Risk of cancer in small and diminutive colorectal polyps

Prasanna L. Ponugoti, Oscar W. Cummings, Douglas K. Rex

Research output: Contribution to journalArticlepeer-review

48 Scopus citations


The prevalence of cancer in small and diminutive polyps is relevant to “resect and discard” and CT colonography reporting recommendations. We evaluated a prospectively collected colonoscopy polyp database to identify polyps <10 mm and those with cancer or advanced histology (high-grade dysplasia or villous elements). Of 32,790 colonoscopies, 15,558 colonoscopies detected 42,630 polyps <10 mm in size. A total of 4790 lesions were excluded as they were not conventional adenomas or serrated class lesions. There were 23,524 conventional adenomas <10 mm of which 22,952 were tubular adenomas. There were 14,316 serrated class lesions of which 13,589 were hyperplastic polyps and the remainder were sessile serrated polyps. Of all conventional adenomas, 96 had high-grade dysplasia including 0.3% of adenomas ≤5 mm in size and 0.8% of adenomas 6–9 mm in size. Of all conventional adenomas, 2.1% of those ≤5 mm in size and 5.6% of those 6–9 mm in size were advanced. Among 36,107 polyps ≤5 mm in size and 6523 polyps 6–9 mm in size, there were no cancers. These results support the safety of resect and discard as well as current CT colonography reporting recommendations for small and diminutive polyps.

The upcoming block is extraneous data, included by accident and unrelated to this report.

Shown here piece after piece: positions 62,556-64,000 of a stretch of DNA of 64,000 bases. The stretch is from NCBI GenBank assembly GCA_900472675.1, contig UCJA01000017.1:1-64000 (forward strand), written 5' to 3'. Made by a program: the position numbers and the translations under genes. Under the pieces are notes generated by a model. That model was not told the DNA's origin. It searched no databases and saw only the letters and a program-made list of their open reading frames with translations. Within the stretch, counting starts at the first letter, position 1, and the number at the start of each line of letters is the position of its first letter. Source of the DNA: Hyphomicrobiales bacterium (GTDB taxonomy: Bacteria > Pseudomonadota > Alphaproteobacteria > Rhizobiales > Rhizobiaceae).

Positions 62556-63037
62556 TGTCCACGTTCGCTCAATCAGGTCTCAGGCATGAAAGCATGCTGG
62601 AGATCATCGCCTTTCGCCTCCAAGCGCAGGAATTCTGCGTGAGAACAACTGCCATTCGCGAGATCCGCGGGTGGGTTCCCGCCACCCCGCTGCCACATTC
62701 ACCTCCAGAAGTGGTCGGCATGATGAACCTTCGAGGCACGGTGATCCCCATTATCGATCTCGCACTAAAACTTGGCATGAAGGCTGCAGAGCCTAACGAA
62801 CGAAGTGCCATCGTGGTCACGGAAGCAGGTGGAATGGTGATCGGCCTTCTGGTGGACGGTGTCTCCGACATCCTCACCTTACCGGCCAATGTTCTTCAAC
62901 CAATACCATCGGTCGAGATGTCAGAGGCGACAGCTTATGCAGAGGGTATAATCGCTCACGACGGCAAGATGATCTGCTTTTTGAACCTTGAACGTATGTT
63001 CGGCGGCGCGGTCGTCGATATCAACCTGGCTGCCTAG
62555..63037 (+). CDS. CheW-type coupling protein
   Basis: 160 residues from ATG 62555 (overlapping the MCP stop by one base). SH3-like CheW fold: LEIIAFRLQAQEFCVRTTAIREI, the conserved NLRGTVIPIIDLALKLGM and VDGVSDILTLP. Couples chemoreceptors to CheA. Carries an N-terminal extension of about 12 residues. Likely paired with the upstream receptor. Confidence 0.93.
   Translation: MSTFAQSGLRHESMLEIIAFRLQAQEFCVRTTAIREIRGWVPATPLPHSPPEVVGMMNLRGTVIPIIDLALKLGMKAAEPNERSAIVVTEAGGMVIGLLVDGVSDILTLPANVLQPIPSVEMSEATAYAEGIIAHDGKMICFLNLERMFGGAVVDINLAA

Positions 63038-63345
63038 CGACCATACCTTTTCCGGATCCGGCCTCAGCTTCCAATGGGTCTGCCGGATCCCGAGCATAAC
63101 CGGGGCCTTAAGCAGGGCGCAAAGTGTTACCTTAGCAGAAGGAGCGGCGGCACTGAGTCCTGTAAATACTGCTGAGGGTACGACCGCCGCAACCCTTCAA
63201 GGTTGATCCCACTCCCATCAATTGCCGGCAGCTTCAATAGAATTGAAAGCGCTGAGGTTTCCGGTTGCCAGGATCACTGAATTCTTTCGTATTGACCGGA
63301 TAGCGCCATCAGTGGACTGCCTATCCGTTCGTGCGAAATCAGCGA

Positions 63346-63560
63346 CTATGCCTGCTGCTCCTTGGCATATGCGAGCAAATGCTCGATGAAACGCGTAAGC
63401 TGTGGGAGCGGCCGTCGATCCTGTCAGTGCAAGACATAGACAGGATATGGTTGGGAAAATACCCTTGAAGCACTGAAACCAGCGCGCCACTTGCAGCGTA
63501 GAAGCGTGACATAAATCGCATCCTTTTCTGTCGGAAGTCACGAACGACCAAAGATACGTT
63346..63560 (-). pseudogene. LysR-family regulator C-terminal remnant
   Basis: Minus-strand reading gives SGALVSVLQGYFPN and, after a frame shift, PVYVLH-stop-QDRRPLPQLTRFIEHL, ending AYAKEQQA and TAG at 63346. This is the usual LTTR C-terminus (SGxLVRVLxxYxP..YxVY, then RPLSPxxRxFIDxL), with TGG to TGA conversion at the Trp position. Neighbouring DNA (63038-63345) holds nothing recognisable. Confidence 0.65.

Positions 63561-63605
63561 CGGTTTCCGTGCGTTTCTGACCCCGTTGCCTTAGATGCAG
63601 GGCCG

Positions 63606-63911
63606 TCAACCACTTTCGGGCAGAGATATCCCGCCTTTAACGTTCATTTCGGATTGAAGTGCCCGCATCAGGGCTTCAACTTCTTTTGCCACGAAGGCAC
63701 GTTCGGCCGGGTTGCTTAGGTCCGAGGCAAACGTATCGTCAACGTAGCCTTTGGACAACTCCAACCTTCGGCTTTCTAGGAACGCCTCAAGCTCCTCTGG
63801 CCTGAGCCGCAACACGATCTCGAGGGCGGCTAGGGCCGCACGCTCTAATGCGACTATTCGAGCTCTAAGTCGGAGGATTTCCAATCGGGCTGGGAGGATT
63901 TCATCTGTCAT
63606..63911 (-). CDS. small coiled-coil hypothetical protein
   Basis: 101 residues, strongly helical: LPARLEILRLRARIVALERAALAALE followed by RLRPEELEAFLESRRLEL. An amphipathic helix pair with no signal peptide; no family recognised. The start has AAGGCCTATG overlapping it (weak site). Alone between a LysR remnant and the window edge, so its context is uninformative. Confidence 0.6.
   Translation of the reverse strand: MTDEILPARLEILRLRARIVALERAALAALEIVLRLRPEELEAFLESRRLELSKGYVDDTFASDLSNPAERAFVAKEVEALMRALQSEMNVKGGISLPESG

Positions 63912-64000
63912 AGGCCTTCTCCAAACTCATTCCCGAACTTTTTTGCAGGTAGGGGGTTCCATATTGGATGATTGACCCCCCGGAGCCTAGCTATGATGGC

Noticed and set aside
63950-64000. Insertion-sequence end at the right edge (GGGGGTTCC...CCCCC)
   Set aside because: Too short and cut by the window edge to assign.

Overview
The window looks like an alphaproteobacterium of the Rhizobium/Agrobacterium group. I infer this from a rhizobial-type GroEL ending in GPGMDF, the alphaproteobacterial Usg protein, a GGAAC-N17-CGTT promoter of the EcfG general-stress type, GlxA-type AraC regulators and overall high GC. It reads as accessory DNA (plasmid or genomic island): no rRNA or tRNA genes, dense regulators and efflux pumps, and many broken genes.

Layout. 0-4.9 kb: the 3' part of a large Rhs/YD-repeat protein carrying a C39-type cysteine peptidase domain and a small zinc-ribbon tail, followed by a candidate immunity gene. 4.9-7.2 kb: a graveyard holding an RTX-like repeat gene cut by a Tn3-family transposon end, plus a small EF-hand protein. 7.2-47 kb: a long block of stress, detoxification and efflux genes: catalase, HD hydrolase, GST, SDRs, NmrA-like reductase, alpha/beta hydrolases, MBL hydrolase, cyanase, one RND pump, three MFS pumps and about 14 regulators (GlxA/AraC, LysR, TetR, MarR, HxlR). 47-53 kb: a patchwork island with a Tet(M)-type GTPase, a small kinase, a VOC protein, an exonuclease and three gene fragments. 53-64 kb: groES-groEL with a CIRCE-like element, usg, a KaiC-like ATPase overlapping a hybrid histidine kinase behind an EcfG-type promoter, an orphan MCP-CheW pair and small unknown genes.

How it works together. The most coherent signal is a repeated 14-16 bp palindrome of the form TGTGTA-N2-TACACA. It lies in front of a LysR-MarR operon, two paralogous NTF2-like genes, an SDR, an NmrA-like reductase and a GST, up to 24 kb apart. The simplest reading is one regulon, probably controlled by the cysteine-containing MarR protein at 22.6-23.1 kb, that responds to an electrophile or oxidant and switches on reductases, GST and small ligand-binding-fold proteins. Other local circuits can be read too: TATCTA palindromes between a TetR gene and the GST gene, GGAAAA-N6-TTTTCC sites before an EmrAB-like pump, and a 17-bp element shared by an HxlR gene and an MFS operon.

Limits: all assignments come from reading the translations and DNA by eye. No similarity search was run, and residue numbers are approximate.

Original languageEnglish (US)
Pages (from-to)34-37
Number of pages4
JournalDigestive and Liver Disease
Issue number1
StatePublished - Jan 1 2017


  • Adenomas
  • CT colonography
  • Colorectal cancer
  • Diminutive polyps
  • Resect and discard
  • Serrated lesions
  • Small polyps

ASJC Scopus subject areas

  • Hepatology
  • Gastroenterology

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